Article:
Staff shared examples of engaging programs and exhibitions other cultural centers and museums have undertaken, including the Chicago Cultural Center’s Wired Fridays weekly house music dance party, and the Museo Casa de la Memoria in Medellin Colombia. Chicago Cultural Center’s program pulls from and embraces one of the important, yet often neglected, music scenes to emerge from the city. With it, the Cultural Center has provided opportunities to expose more in the community to this style, and to draw in community from different parts of the city. The Museo Casa de la Memoria dedicates a substantial portion of its exhibition spaces to the recorded stories of those who have experienced armed conflict. The museum functions as a space of organization rather than authority, and it embraces polyvocal interpretation through interviews and oral histories. As the toolkit discusses, this type of interpretation honors the lived experience and respects that expertise.
These projects are good models of collaborative and engaging work institutions can embrace. I could see our museum doing even more to this end - collaborating with local street artists to create a series of programs and tours, for example. As previously mentioned, the museum could do more to also address what is absent from our interpretation. The toolkit asserts that aside from or in addition to interpreting “presences” - actual physical, material things - we might “instead emphasize - or be self-consciously aware of - the ‘absences’ - the stories and artifacts of those whom traditional history has largely forgotten or those whom dominant cultural thinking (infused as it is with racism, sexism, classism, anti-Semitism, homophobia, etc.) has deemed unworthy” (Anderson et. al., 2017, p. 93). Making more conscious efforts in setting concrete quantitative goals to exhibit groups underrepresented at our museum may be a start. Interpreting artworks in the larger context of museum studies, including problematic and troubling provenance may be another.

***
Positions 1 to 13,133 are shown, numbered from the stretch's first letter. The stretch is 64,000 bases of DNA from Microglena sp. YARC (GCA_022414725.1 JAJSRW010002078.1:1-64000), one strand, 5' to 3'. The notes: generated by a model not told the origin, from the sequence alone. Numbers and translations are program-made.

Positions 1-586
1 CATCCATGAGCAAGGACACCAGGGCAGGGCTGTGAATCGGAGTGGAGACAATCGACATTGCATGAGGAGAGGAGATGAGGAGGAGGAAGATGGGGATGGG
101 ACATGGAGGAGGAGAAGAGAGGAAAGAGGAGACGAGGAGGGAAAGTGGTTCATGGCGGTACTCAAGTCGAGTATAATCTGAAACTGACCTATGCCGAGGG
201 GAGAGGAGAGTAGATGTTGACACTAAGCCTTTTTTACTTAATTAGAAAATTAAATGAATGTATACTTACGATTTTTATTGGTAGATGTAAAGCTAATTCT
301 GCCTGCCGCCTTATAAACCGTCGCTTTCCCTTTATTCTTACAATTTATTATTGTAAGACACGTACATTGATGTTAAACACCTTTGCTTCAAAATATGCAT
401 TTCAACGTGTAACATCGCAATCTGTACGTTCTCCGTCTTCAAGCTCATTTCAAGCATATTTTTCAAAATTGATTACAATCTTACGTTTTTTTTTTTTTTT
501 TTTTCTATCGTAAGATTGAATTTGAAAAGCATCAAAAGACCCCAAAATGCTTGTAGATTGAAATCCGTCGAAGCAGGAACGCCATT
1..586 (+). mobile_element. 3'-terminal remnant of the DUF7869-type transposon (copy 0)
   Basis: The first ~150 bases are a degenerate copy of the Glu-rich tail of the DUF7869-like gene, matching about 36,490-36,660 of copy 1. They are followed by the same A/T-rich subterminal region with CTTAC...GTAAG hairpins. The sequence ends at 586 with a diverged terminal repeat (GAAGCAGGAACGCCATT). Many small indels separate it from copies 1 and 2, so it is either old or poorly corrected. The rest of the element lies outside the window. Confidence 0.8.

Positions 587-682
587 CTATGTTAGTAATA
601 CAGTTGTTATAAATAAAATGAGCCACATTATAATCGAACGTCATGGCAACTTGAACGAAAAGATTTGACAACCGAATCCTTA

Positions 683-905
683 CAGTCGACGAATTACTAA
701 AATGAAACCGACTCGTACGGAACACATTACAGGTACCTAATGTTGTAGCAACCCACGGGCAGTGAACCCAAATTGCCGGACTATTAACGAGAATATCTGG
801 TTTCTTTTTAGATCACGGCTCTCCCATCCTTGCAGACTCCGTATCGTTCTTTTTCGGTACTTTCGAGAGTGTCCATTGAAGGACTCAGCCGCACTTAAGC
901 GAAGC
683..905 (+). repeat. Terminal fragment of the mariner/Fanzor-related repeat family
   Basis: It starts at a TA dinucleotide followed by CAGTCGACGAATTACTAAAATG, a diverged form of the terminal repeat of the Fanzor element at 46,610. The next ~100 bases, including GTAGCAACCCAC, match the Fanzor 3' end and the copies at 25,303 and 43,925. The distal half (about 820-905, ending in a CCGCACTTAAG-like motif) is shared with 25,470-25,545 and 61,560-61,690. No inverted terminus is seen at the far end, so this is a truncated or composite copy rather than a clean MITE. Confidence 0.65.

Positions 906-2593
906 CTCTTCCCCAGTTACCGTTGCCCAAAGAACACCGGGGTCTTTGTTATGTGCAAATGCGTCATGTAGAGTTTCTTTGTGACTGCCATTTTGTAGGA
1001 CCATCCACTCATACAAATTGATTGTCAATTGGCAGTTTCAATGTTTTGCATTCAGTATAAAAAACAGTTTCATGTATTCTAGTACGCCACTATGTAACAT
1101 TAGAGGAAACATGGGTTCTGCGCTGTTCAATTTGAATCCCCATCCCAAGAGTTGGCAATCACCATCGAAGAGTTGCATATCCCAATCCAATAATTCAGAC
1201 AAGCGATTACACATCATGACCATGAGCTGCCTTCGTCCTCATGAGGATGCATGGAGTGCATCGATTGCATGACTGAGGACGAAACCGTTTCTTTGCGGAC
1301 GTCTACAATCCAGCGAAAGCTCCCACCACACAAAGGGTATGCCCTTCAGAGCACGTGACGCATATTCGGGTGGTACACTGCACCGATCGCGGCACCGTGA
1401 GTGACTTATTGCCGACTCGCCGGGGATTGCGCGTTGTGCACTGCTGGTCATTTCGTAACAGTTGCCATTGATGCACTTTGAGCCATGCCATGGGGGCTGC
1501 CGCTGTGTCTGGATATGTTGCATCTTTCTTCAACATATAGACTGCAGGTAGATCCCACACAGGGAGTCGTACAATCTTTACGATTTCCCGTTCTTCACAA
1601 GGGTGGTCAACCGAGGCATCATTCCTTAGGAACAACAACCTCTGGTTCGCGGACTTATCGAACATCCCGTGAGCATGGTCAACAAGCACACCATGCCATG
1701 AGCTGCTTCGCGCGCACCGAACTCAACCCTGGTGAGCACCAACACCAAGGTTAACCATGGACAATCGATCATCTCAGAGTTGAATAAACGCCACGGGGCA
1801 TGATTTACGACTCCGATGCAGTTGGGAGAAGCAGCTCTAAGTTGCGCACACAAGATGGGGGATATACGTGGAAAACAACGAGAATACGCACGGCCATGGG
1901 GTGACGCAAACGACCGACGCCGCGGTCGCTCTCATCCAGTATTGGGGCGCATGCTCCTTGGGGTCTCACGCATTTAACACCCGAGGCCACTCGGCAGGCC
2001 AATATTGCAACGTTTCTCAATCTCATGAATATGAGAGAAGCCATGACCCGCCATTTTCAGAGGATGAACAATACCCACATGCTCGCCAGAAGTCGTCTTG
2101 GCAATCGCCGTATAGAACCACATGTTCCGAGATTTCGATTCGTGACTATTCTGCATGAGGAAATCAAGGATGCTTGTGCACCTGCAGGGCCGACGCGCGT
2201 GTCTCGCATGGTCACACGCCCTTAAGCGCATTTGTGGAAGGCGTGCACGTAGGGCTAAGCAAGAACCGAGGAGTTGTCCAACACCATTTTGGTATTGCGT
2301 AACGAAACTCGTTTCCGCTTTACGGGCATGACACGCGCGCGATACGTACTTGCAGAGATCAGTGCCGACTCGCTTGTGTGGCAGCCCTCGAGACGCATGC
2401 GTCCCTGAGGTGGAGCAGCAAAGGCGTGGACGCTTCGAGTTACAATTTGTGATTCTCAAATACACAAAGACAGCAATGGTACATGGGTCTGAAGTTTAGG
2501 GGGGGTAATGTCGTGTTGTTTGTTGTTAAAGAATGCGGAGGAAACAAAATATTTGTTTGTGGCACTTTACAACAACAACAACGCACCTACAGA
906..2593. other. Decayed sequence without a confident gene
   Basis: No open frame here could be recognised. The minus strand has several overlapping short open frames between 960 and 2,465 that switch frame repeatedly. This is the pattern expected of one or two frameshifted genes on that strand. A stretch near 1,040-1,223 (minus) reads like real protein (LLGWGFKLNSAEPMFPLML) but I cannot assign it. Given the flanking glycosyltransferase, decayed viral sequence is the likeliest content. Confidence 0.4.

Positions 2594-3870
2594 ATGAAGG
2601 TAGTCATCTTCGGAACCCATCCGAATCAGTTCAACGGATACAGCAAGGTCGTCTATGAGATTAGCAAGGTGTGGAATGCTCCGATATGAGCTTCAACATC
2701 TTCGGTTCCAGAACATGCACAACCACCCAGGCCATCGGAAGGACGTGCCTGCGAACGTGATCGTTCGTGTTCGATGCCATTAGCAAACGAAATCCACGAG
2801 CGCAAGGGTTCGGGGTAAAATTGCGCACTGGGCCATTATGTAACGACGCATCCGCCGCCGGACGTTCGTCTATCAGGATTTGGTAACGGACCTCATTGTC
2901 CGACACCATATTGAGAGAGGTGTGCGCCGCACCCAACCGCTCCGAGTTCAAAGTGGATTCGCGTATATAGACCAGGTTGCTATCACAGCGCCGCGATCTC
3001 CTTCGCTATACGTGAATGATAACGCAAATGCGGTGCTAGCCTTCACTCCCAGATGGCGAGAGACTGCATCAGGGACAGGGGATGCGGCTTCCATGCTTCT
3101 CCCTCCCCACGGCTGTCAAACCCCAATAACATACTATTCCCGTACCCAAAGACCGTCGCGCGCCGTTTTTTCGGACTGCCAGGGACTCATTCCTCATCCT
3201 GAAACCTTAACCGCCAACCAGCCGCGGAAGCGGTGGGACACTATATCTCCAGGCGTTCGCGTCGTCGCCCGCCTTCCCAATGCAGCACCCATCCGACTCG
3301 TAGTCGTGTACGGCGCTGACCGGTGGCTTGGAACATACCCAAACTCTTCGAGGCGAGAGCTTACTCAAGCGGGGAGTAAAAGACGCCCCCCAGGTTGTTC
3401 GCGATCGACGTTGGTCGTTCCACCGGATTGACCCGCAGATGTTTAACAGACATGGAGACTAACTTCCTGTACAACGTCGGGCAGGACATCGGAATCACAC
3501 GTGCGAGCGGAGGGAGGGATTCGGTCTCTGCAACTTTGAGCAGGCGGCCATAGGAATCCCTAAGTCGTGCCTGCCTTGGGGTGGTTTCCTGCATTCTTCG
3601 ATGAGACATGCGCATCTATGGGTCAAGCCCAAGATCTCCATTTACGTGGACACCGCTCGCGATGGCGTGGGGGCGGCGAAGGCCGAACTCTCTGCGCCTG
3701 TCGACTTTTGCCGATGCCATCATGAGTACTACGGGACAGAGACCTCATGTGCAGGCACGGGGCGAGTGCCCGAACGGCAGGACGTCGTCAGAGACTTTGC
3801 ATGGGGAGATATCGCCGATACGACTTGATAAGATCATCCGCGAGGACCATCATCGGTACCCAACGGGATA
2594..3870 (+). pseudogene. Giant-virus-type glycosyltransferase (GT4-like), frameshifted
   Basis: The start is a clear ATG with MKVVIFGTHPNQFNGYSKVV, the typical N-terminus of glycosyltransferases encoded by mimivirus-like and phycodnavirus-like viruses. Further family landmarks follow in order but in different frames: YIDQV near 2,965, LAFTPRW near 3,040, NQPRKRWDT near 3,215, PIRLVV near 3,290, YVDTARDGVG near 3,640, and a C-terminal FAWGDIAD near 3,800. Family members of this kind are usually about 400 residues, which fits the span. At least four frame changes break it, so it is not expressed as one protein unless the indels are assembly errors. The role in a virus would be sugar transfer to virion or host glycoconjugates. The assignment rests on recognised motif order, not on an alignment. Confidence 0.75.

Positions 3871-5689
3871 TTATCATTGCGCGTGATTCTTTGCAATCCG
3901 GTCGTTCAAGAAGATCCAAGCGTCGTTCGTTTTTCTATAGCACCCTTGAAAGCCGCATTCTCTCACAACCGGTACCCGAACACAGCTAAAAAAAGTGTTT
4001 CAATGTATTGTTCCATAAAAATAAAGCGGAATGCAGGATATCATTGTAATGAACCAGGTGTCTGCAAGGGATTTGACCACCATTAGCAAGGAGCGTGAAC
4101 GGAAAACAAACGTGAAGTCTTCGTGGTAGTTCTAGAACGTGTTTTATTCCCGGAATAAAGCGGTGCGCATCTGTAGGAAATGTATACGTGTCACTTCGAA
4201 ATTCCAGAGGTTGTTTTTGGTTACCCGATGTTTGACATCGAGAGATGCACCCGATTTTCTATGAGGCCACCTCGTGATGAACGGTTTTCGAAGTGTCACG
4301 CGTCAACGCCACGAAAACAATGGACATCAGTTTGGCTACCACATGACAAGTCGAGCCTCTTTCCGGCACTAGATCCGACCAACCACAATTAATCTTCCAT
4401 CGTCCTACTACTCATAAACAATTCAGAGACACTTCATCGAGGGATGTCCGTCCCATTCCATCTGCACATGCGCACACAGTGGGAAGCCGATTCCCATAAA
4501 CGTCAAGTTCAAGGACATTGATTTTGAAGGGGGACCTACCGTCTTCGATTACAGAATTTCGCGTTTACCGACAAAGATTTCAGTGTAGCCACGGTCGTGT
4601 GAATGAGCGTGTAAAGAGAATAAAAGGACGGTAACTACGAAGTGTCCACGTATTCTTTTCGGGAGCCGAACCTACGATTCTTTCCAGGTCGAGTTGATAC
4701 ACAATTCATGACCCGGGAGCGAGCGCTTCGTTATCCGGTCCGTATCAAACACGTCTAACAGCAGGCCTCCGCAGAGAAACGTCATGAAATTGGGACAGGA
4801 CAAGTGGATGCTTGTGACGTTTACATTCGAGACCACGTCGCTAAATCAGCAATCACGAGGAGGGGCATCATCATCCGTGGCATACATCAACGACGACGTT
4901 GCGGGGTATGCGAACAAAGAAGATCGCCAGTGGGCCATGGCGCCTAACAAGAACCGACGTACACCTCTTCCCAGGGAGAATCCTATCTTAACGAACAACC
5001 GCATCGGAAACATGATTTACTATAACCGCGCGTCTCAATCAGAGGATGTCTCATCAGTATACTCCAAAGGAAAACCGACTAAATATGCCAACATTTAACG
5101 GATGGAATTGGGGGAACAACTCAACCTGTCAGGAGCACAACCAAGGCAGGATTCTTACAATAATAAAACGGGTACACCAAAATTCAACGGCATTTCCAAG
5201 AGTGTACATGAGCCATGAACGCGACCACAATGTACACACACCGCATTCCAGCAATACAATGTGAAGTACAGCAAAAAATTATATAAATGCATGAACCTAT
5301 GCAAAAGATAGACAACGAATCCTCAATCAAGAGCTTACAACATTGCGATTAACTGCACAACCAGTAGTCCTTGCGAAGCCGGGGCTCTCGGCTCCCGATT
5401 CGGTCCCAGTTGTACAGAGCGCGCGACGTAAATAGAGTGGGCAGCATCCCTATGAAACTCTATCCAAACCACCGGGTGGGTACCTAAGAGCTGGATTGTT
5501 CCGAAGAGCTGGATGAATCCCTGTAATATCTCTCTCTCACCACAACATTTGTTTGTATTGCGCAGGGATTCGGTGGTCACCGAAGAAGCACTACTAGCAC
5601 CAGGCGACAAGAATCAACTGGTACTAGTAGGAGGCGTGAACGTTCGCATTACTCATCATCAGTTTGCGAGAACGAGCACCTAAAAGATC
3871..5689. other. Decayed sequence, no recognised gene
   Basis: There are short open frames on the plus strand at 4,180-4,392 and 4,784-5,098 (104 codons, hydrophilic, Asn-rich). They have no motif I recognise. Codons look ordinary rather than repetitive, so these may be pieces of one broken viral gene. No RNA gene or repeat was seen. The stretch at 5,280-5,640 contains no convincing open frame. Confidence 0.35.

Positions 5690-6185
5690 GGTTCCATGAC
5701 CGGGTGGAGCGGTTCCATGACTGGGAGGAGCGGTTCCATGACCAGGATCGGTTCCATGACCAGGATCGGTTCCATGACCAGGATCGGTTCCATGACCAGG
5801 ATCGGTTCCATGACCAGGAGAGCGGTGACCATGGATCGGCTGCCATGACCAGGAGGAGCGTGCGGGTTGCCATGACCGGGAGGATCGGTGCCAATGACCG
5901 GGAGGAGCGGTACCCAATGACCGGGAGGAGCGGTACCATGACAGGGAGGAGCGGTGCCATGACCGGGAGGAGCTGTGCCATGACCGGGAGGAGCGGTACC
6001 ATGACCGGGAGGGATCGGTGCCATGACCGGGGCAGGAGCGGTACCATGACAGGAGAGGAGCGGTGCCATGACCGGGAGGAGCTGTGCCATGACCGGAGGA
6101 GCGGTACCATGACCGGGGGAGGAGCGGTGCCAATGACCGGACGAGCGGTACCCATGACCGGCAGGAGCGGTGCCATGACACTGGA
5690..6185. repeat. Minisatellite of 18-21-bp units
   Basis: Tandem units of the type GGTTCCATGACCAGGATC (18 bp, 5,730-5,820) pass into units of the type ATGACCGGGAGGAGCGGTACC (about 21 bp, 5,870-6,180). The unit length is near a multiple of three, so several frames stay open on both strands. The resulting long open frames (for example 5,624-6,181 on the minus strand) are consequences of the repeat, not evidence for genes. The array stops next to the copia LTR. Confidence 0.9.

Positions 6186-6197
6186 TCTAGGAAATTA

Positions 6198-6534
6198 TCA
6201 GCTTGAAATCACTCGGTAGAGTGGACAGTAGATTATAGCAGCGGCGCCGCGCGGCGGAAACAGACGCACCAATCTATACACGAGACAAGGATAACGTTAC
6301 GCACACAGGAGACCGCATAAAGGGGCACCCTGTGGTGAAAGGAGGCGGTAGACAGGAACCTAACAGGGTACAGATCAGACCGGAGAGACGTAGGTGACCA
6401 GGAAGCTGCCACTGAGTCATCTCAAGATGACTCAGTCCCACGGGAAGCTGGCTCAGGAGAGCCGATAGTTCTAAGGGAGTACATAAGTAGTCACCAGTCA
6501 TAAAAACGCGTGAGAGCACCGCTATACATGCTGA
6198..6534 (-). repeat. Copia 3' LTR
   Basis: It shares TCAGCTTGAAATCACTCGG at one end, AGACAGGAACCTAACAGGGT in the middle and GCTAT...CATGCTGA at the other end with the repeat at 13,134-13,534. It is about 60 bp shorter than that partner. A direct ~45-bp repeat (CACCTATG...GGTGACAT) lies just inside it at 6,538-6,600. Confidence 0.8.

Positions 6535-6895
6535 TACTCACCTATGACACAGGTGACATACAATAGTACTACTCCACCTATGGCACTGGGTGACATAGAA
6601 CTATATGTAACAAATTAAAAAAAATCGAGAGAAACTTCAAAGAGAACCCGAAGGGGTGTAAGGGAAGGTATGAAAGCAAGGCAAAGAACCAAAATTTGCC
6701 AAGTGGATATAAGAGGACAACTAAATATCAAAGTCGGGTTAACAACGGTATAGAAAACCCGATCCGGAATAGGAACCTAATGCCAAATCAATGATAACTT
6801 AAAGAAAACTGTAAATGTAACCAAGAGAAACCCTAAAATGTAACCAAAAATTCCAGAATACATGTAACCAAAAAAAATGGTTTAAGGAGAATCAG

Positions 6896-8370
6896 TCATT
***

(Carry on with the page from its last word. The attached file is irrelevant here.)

At the end of this chapter in the toolkit, the authors provide a list of strategies for transforming interpretation, which includes:
- Expanding research
- Learning critical race theory
- Finding who is missing
- Exploring intersectionality
- Creating polyvocality
- Listening and making space
- Asserting a position
- Conducting culturally responsive evaluation
- Mining the human
- Embracing collaboration during interpretive planning from:
- Expert advisors
- Focus groups
- Community conversations
- Reconsidering and reimagining in-gallery interpretation through:
- Design spaces
- Audio and multimedia tours
- Response stations
- Social media (Anderson et. al., 2017, p. 99-101)
There is much our museum can and should do to be more inclusive in its interpretation. I feel that a good place to start would be embracing the notion that museums are not and cannot be neutral, and that we need to assert a position when it comes to important issues. The institution can make it clear that it is a welcoming, safe space in asserting its values, and reflecting those values in how it interprets its collections, designs exhibitions, and develops programs.
Anderson, A., Rogers, A., Potter, E., Cook, E., Gardner, K., Murawski, M., Anila, S., Machida, A. (2017) Interpretation: Liberating the narrative. MASS Action Toolkit. Retrieved from https://static1.squarespace.com/static/58fa685dff7c50f78be5f2b2/t/59dcdd27e5dd5b5a1b51d9d8/1507646780650/TOOLKIT_10_2017.pdf
Taylor, C. (2017). Inclusive leadership: Avoiding a legacy of leadership. MASS Action Toolkit. Retrieved from https://static1.squarespace.com/static/58fa685dff7c50f78be5f2b2/t/59dcdd27e5dd5b5a1b51d9d8/1507646780650/TOOLKIT_10_2017.pdf